Father Libby

Photo by Raquel Garcia/ISLANDER NEWS

Quo Vadis Racism?

The Islander News is to be commended for inviting the clergy/spiritual leaders of our community to share their reflections on current events and issues through these pages. Our rabbi and pastors deal with aspects of humanity not covered by economic, political, or biological disciplines. As an 88 year old retired Episcopal Priest, I am honored to be invited to participate in this venture.

So, let’s talk about racism.

Let’s begin with the fact that I am a racist.

I’ve had a cross burned on my lawn, but I am a racist.

I have an award from the Hollywood Radio and Television Society, that honors me for creating the “World’s Best radio public service announcement about racism, but I am a racist.

Oh, like many fellow preachers, I have quoted the popular Rogers and Hammerstein ballad from South Pacific:

You’ve got to be taught to hate and fear.

You’ve got to be taught from ear to ear.

It’s got to be drummed in your dear little ear.

It’s got to be carefully taught. 

You’ve got to be taught to be afraid

Of people whose eyes are differently made,

And people whose skin is a different shade.

You’ve got to be carefully taught.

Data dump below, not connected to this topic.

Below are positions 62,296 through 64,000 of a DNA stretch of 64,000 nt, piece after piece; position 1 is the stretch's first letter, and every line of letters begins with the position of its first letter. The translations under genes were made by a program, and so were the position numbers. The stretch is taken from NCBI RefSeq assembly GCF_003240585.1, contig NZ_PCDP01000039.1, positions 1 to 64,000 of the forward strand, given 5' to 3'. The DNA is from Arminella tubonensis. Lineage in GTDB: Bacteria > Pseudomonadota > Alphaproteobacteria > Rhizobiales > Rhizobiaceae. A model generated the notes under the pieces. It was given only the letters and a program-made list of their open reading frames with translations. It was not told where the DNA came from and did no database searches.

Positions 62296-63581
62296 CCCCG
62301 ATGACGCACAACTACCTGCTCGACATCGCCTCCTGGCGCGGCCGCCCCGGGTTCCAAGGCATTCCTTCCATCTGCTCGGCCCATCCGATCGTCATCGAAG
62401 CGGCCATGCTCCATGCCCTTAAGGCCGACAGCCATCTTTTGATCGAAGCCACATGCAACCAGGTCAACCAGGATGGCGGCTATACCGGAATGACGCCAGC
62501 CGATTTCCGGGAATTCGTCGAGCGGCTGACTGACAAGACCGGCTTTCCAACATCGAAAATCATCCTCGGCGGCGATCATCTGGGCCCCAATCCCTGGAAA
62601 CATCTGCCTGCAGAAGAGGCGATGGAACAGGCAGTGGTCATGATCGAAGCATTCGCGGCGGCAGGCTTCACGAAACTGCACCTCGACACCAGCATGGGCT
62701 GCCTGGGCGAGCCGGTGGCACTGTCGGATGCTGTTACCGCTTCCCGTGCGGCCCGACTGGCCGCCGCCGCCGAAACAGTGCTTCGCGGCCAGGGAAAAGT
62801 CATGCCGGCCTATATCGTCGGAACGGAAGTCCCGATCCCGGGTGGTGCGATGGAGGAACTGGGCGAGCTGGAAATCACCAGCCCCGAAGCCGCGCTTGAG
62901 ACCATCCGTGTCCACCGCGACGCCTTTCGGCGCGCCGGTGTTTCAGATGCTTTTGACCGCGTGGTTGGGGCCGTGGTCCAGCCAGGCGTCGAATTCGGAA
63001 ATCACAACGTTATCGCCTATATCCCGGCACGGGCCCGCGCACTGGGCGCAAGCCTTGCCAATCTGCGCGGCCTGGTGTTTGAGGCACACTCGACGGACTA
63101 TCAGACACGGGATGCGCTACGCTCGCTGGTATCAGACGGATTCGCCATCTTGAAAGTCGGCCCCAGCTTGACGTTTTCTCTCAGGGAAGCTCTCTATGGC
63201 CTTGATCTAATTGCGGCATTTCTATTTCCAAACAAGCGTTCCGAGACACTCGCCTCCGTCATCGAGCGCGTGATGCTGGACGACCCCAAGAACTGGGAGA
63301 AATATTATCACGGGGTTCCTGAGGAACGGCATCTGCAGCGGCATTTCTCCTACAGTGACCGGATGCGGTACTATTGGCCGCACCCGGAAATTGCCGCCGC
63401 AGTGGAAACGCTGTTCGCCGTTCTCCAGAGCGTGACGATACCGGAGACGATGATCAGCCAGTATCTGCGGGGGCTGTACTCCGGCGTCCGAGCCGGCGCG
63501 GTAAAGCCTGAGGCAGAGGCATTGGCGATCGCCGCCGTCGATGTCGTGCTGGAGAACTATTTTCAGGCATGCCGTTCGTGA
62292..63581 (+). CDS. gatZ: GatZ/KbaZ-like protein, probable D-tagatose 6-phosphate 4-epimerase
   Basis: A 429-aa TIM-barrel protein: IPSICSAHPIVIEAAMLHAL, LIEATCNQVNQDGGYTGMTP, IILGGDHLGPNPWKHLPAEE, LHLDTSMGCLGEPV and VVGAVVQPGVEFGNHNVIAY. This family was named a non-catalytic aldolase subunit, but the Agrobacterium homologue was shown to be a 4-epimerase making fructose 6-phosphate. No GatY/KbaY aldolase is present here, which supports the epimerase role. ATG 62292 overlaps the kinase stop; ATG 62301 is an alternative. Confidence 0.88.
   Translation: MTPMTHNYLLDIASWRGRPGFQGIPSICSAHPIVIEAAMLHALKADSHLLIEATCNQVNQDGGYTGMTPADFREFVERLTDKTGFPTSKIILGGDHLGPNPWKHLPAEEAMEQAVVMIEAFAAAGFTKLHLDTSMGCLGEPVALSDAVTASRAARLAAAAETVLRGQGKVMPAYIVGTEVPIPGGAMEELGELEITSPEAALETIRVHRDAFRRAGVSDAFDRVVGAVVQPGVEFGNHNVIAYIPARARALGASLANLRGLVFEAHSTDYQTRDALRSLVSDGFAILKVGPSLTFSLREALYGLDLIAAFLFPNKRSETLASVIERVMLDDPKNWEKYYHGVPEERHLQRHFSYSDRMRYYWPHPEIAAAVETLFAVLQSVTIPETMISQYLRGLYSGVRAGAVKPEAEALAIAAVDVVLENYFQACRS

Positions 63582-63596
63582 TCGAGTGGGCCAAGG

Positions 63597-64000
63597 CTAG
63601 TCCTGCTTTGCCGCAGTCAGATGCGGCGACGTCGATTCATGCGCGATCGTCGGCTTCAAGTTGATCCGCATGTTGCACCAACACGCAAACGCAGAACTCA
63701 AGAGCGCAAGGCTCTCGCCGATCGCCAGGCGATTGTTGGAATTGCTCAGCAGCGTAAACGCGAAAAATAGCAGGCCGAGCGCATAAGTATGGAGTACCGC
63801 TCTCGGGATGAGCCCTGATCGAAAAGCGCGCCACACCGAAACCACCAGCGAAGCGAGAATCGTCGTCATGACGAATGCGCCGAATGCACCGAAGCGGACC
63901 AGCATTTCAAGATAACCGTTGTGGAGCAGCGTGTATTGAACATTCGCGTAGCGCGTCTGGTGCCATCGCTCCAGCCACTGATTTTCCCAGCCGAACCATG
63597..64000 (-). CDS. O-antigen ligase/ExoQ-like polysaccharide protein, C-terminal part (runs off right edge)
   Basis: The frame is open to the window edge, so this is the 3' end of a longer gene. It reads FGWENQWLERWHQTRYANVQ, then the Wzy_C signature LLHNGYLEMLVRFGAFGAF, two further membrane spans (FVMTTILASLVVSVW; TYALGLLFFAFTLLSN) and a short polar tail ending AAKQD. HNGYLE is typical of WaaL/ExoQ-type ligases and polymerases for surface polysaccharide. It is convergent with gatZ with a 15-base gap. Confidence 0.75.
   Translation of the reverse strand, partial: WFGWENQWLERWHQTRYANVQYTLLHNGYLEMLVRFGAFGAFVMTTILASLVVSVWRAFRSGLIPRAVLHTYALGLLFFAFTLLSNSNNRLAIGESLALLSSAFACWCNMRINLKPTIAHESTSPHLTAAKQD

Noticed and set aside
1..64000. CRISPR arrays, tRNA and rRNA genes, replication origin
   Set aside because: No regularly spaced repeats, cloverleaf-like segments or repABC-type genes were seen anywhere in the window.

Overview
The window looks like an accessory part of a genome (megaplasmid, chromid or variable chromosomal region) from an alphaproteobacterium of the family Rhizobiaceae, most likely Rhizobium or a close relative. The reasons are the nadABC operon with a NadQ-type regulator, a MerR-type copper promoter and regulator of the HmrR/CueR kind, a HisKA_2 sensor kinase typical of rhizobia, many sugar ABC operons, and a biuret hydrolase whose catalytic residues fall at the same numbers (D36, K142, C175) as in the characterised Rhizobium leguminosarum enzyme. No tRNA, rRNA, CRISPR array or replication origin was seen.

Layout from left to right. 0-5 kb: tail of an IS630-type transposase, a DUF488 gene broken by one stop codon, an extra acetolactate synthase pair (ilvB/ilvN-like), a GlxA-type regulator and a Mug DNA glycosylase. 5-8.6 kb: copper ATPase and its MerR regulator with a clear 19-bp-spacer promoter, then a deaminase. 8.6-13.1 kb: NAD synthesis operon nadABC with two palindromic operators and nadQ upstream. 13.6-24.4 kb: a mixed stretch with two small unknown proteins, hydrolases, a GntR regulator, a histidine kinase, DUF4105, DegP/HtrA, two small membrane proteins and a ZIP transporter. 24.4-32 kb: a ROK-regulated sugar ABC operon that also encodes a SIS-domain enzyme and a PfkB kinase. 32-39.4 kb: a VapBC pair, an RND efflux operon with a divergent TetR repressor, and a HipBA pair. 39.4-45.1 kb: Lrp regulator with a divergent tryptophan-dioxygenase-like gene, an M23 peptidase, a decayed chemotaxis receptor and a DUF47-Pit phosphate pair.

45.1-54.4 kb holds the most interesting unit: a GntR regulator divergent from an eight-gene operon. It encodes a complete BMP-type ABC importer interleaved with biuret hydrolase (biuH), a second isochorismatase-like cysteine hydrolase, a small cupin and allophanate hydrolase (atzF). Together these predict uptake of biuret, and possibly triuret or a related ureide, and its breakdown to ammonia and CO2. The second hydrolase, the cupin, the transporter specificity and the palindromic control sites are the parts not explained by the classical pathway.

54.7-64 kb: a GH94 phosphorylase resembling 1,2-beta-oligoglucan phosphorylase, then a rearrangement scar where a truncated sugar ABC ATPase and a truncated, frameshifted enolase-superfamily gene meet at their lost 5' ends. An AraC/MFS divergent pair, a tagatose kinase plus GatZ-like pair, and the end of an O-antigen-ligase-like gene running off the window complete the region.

You’ve got to be taught before it’s too late,

Before you are six or seven or eight.

To hate all the people your relatives hate.

You’ve got to be carefully taught.

Father Bob Libby

Father Bob Libby / Photo by Raquel Garcia/ISLANDER NEWS

While there’s a lot of truth to that song, I believe there’s more to racism than learned behavior. President Obama often said that racism was in our nation’s DNA. I would expand that to suggest that racism is part of our human DNA. Is it not part of our basic primitive human survival instinct, where we feel most secure in our own “comfort zone” where we are among others who look like us, talk like us, smell like us etc.

Here I am at the conclusion of a long, meaningful and exciting ministry and I have come to the conclusion that racism has its roots as an unavoidable part of human development. I believe it is a contemporary expression of what our spiritual ancestors called “original sin.”

Four years ago, I shared these thoughts with Miami Herald’s, columnist on related issues, Leonard Pitts Jr. On July 22, 2015 he thanked me in an email for sharing my thoughts and added, “I was particularly taken with your forthright expression of self-evident truth so many of us refuse to acknowledge: namely , tribalism is so ingrained in the human experience that even the best of us only a bigot in recovery.”

Having contended that racism is a spiritual problem, we need to ask is there a spiritual remedy?

I am inspired by the work 0f Nelson Mandela and Bishop Desmond Tutu in developing the peace and reconciliation process for South Africa. Tutu summed it up succinctly with, “There is no peace without forgiveness.”

Therefore, to continue the conversation, I’ll share some thoughts on Racism, Reconciliation, Forgiveness and Love.

Rev. Bob Libby is a 29 year Key Biscayner and published author of six books, retired Episcopal Priest and former headmaster of St. Christopher’s Episcopal Church and Montessori School.

This is the first of a multi-part series.